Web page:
An interview with photographer Louis Bockner
Louis Bockner is a BC-based photographer with a big heart. Louis grew up in Argenta, BC and received professional training in New York City and Victoria. Twice now, he has traveled north to the Peace River Valley with our campaigner Galen Armstrong to photograph the people and places threatened by the looming Site C dam project.
Right now, the British Columbia Utilities Commission is holding public hearings on Site C in communities across BC (and we hope you’ll sign up to speak!) The scope of the BCUC review is limited to the costs and economic impacts of the dam, but we know there are many other reasons this dam should be stopped—reasons why people in the Peace have been fighting Site C so passionately for decades. With this in mind, we thought it would be a good time to catch up with Louis and hear more about his first-hand experiences in the Peace.
1) What got you into photography in the first place?
I actually took photography in high school because I thought it would be an easy credit. It wasn’t, but I loved it and have stuck with it ever since.
2) What brought you up to the Peace River Valley the first time? How did that trip come together?
The first trip, in October of last year, came about because Galen Armstrong took over the Peace Valley Campaigner position and felt like he had better go visit and learn about the place he was going to be helping save. Galen and I grew up together and I’d been telling him that I wanted to start using my photography skills to highlight social and environmental issues so he asked if I’d like to come along. We took my Volkswagen Westfalia with brand new winter tires and chains, which ended up being vital because it was a full-on blizzard for much of the time we were up there.
3) Why did you go back a second time?
The second time was based around the Paddle for the Peace event which happens in July. We’d talked about how amazing it would be to come back again when we were up the first time and the Paddle seemed like a perfect excuse. Galen also attended a full-day strategy meeting with the Stop Site C coalition so it was a work trip for him too. The Paddle was awesome, although when we told people we were going on a canoe river trip in Fort St. John that was an hour and a half long I think they thought we were a bit crazy. It really shows how passionate folks are about shutting this dam down considering how many people made it up there for the event from all over the country.
4) What did you find there?
We found a lot of like-minded people all coming together to celebrate a beautiful river and valley that will hopefully be there for future generations. And we got to see it all in the summer which was absolutely gorgeous. It really is a magical place—aside from the mosquitos! [pauses] …We found a lot of mosquitos too [laughs]. We also got to reconnect with lots of folks we met the first time around, which was a treat for me. Galen talks to them often on conference calls but I hadn’t heard their voices or seen them since last October.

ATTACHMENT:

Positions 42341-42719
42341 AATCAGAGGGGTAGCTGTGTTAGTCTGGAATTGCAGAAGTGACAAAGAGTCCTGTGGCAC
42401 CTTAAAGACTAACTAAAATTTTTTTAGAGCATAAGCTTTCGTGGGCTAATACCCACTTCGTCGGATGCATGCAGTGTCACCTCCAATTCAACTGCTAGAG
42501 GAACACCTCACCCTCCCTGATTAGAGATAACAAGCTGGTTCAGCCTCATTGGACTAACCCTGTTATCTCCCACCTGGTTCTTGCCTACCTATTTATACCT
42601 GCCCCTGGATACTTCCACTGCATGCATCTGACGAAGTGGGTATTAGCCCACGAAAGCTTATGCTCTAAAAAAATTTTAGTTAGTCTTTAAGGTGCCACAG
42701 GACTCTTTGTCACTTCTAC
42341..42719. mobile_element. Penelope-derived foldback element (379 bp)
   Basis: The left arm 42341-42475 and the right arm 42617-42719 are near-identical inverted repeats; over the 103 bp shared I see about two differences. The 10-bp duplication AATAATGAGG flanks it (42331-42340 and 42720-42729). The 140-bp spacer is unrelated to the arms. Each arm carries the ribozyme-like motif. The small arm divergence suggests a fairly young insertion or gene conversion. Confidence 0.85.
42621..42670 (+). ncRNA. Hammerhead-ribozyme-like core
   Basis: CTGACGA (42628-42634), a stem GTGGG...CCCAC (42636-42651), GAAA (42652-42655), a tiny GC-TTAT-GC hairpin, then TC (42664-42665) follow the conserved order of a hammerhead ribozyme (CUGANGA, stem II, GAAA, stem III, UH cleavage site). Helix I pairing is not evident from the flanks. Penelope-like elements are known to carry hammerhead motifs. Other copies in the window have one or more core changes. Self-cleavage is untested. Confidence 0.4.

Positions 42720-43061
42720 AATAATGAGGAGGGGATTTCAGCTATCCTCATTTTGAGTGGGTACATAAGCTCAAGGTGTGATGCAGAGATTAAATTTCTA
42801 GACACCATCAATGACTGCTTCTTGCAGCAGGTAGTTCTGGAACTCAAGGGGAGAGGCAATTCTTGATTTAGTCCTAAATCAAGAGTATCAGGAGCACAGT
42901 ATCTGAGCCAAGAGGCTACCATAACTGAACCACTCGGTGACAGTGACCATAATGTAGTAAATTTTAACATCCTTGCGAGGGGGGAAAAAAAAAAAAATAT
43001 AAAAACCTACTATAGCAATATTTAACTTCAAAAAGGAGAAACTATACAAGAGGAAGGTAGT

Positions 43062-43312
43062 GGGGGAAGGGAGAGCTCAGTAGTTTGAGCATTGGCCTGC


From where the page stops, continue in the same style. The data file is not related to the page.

5) You met a lot of people and photographed them, right? Can you tell me about them?
For me, as a photographer and photojournalist, that’s what it’s all about. I’m a people person and the first time around we mostly met locals who had been fighting this project for years. We’d go out in the morning and have interview after interview (Galen’s really good at scheduling things). We’d talk to people about how the project had impacted their lives and the places they call home. Then we’d go home at night to Ken and Arlene Boon’s farm with our brains bursting and our emotions rattled.
I didn’t know much about the project before I went up there and through these stories that were shared with us I began to understand a broader picture of an issue that’s been going on for decades. Since I’m not a numbers or science kind of guy, it’s these stories that had the greatest impact on me.
I think one of the aspects that really stood out for me was how diverse the opposition is to Site C. It’s brought together First Nations, farmers, airplane pilots, environmentalists, economists, agronomists, even pipeline workers. When a guy in a Fort St. John bar who has worked on pipelines his whole life and is pro-industry tells you Site C is the dumbest project he’s ever heard of, you really get a sense of how bad it is on all levels. In my opinion, the effect it’s going to have on First Nations and the environment should have been enough to shut it down in the first place. All the other stuff, the economics and lost farmland and unneeded energy production, just shows you the scope of this shit show.
6) What do you hope will be conveyed to people when they see your pictures from the Peace?
I hope my pictures can bring people in somehow. I’m not good at learning through facts and figures. I need something, whether it’s a story or a painting or a photograph, to make an impression on me and open me up. I think art allows people to be moved intuitively which then hopefully brings them to a place where they want to learn more and read about an issue and get the facts.
I hope my pictures can convey a fraction of the beauty I saw in the people and the landscape of BC’s North. I hope they can make people see that the Peace River Valley is home to thousands of incredible people who, in a lot of ways, have been under siege by industry and energy production. In southern BC, it’s easy not to think about where our energy comes from. But I encourage everyone to go there and meet people and see how incredible the place and the people are. Maybe my photos can encourage people to do that or to at least let the government know they want this project cancelled. Find a BCUC public inquiry event and let your voice be heard!
Thanks to Louis for speaking out on Site C and helping to shine a spotlight on BC’s beautiful Peace River Valley.
Sign up to speak at a BCUC hearing and have your say on stopping Site C.